With the conquest of England in 1066 by William of Normandy, the Anglo-Saxon language of the British Isles underwent several alterations. As the French-speaking Normans established themselves as the ruling caste, they treated the native Saxons and their language as inferior.
Many Saxon words were regarded as crude simply because they were spoken by Saxons. Some of these words, once inoffensive, survived and passed eventually into English as coarse, impolite, or foul expressions. Etymologists list numerous examples of “polite” (Norman) and “impolite” (Saxon) words:
Norman Anglo Saxon
The mother tongue of the twelve kings and queens from William I (who ruled from 1066 to 1087) to Richard II (from 1377 to 1399) was the Normans’ French, though the Anglo-Saxons’ English continued to be spoken. When the two tongues blended into a new language, Middle English, which became the official language of the court in 1362 and the language for teaching in the universities at Oxford and Cambridge in 1380, we inherited many double expressions. In addition to those listed above, the Norman “fornicate” came to be the respectable replacement for the Saxon “fuck,” which itself derived from the Old English word fokken, meaning “to beat against.”
The Normans, of course, had obtained their word “fornicate” from an earlier language, and etymologists trace the origin to fornix, Latin for a small, vaulted-ceiling basement room that could be rented for a night. For in Roman Christian times, prostitutes practiced their trade secretly in such underground rooms, much the way a modern prostitute might rent a hotel room. Fornix first became a noun synonymous with “brothel,” then a verb meaning “to frequent a brothel,” fornicari, and finally the name of the activity conducted therein. The word “prostitute” comes to us from the Latin prostitutus, meaning “offered for sale.” It not only reflects that a prostitute charges for services, but as the verb “to prostitute,” connotes sacrificing one’s integrity for material gain. “Prostitute” was itself a euphemism for the Old English word “whore,” a term that once merely suggested desire.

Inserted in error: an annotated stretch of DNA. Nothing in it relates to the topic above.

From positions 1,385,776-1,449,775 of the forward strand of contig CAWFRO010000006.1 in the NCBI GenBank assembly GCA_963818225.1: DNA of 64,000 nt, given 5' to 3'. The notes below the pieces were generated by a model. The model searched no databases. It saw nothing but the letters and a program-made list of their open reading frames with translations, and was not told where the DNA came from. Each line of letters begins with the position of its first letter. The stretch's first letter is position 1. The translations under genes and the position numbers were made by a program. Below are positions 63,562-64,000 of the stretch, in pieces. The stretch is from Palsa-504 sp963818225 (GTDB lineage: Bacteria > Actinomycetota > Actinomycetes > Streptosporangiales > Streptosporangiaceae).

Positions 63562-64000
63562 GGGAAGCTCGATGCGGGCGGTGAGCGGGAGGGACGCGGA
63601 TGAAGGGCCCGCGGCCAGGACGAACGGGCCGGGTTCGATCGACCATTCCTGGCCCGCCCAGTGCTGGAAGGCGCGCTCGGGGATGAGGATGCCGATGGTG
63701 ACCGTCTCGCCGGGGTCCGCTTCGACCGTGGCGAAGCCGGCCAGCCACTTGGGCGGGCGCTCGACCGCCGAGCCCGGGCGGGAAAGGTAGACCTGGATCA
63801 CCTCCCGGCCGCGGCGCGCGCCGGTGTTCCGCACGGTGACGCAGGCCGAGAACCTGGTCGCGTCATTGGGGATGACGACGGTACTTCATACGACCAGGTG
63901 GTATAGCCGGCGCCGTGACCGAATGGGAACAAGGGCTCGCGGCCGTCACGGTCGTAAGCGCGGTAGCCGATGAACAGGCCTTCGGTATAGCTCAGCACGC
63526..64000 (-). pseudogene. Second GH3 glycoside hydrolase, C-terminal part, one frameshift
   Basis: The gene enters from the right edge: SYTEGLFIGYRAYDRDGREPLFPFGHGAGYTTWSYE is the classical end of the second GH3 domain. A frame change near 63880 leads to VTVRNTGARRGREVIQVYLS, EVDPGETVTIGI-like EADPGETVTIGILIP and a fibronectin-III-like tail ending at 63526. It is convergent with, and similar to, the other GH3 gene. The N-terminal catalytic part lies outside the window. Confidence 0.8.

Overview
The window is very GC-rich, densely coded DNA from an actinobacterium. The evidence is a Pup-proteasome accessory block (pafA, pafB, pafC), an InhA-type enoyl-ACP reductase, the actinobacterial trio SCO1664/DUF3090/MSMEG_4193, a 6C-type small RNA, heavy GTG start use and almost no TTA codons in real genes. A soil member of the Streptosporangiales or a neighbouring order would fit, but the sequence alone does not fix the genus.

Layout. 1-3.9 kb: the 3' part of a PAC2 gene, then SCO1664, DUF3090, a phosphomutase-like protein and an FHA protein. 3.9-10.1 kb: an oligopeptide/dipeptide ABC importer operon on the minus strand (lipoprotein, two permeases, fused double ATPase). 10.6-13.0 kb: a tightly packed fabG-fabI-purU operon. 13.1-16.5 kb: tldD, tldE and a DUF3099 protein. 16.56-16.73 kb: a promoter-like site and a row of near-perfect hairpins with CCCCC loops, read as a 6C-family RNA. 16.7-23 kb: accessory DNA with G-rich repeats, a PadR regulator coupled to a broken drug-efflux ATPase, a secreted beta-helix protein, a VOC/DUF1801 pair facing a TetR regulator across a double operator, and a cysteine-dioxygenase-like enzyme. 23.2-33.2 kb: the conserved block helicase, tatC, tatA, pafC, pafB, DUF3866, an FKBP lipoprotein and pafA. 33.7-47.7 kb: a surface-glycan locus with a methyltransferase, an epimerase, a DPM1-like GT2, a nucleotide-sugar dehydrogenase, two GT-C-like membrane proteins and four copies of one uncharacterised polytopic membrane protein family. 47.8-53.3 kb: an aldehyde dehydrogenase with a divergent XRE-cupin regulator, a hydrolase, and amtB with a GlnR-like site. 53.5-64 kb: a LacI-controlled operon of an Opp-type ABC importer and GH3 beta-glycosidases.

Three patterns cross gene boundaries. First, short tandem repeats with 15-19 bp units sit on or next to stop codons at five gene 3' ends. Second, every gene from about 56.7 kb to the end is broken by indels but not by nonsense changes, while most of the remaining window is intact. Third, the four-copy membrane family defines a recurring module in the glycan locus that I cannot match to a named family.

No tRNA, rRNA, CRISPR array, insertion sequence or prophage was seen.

The American term “Hooker” is believed to be associated with General Joseph (“Fighting Joe”) Hooker of Civil War fame. To bolster the morale of his men, General Hooker is supposed to have allowed prostitutes access to his troops in camp, where they became known as “Hooker’s girls.” When a section of Washington was set aside for brothels, it acquired the name Hooker’s Division, and the local harlots became hookers.
The term “gay,” synonymous today with “homosexual,” dates back to thirteenth-century France, when gai referred to the “cult of courtly love” —that is, homosexual love—and a “lover” was a gaiol. Troubadour poetry of that period explicitly discusses this “cult” love.
In the following centuries, the word was appropriated to describe first a prostitute, then any social undesirable, and lastly, in a homophobic British culture, to describe both homosexuality and the homosexual himself. Its first public use in the United States (aside from pornographic fiction) was in a 1939 Hollywood comedy, Bringing Up Baby, when Cary Grant, sporting a dress, exclaimed that he had “gone gay.”